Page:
Short-term extractability of sulfadiazine after application to soils

T. Müller, I. Rosendahl, A. Focks, J. Siemens, J. Klasmeier, M. Matthies

Research output: Contribution to journalArticleAcademicpeer-review

18 Citations (Scopus)


The long-term environmental fate of the veterinary antibiotic sulfadiazine (SDZ) in soils is determined by a reversible sequestration into a residual fraction and an irreversible formation of non-extractable residues (NER), which can be described as first-order rate processes. However, the concentration dynamics of the resulting fractions of SDZ in soil show an unexplained rapid reduction of extractability during the first 24 h. We therefore investigated the short-term extractability of SDZ in two different soils under different SDZ application procedures over 24 h: with and without manure, for air-dried and for moist soils. In all batches, we observed an instantaneous loss of extractability on a time scale of minutes as well as kinetically determined sequestration and NER formation over 24 h. Data evaluation with a simple kinetic model led to the conclusion that application with manure accelerated the short-term formation of NER, whereas sequestration was very similar for all batches.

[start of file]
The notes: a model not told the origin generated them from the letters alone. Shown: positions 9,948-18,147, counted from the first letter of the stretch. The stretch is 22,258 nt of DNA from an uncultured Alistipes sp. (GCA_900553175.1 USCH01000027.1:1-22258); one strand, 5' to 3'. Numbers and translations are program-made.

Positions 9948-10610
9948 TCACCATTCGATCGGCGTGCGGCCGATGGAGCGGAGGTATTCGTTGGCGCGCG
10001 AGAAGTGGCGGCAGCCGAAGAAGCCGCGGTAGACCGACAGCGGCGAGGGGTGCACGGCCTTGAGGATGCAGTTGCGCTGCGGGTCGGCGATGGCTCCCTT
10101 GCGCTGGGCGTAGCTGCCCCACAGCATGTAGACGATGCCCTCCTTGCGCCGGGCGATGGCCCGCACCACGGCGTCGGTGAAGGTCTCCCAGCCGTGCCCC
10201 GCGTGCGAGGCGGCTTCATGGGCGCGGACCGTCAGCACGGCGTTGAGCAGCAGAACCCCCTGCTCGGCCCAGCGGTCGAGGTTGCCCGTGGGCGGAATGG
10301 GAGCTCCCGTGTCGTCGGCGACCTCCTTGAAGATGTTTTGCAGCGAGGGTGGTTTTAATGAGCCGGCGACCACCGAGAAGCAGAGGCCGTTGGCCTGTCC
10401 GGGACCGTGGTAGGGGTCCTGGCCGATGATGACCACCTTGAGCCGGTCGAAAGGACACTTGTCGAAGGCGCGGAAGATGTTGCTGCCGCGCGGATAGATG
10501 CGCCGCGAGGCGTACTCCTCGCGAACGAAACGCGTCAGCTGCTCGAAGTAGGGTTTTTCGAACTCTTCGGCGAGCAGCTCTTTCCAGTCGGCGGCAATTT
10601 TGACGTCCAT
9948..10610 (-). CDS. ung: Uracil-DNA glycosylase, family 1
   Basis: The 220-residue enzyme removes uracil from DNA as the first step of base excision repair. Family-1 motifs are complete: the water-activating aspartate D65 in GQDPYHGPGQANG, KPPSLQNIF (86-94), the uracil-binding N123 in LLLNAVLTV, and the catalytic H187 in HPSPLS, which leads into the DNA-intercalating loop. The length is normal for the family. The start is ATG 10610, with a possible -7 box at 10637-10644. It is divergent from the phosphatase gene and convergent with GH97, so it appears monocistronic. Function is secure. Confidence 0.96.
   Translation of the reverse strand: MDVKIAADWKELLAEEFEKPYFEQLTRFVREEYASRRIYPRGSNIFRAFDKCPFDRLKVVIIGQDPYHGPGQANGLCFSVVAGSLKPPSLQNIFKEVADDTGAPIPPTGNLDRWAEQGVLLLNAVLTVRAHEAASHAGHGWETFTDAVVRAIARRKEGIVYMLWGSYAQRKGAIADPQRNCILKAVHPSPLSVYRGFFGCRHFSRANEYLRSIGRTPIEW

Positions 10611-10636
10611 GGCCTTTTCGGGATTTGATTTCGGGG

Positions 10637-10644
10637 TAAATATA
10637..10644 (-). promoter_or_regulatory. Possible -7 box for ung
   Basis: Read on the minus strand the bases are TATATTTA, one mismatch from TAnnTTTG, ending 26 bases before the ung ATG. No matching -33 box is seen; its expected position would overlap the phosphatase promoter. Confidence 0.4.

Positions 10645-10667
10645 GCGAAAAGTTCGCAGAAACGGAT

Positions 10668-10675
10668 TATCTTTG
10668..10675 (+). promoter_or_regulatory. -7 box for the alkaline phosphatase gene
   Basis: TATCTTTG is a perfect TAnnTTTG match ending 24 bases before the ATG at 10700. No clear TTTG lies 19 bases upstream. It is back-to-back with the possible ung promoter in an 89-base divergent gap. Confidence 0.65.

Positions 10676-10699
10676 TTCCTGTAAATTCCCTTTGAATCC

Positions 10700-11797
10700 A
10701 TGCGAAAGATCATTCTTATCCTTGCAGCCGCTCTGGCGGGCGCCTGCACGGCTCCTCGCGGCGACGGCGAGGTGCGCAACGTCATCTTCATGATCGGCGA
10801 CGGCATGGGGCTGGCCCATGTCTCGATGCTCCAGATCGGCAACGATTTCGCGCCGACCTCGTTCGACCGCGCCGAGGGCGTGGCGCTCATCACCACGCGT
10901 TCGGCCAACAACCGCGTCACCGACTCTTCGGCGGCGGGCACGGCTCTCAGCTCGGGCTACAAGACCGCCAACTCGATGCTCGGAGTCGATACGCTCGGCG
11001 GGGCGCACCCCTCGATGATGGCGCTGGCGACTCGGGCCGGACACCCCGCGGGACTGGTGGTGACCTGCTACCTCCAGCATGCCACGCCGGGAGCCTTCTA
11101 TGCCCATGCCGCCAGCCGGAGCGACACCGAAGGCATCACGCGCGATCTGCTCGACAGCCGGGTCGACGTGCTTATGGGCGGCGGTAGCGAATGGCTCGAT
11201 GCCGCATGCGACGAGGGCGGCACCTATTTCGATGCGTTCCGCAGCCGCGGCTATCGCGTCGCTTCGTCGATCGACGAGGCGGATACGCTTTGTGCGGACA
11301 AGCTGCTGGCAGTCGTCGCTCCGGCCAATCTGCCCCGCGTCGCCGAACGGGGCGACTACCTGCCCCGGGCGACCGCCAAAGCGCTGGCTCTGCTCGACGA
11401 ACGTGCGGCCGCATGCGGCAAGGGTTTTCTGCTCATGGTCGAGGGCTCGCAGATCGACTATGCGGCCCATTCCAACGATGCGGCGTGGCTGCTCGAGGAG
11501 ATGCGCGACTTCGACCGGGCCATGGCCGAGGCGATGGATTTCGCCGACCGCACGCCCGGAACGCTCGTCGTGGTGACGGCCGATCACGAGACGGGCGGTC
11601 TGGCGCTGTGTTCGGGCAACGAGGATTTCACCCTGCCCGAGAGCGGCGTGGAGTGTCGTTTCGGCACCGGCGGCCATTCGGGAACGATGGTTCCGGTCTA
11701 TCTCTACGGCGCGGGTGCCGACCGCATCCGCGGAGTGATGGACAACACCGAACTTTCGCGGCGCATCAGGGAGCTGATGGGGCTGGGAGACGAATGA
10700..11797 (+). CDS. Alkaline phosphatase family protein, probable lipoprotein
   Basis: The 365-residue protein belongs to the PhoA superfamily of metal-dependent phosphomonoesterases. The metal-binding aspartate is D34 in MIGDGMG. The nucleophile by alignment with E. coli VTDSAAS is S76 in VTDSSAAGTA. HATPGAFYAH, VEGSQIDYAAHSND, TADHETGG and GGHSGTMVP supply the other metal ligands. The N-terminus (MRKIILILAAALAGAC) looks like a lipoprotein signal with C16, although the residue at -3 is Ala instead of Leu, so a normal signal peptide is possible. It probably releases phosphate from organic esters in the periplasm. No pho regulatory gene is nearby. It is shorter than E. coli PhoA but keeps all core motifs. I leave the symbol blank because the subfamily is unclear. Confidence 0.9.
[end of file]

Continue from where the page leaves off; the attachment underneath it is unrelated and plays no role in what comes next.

Original languageEnglish
Pages (from-to)180-185
JournalEnvironmental Pollution
Publication statusPublished - 2013


  • sulfonamide antibiotics
  • test-plot
  • manure
  • residues
  • fate
  • bioavailability
  • environment
  • extraction
  • transport
  • pathways

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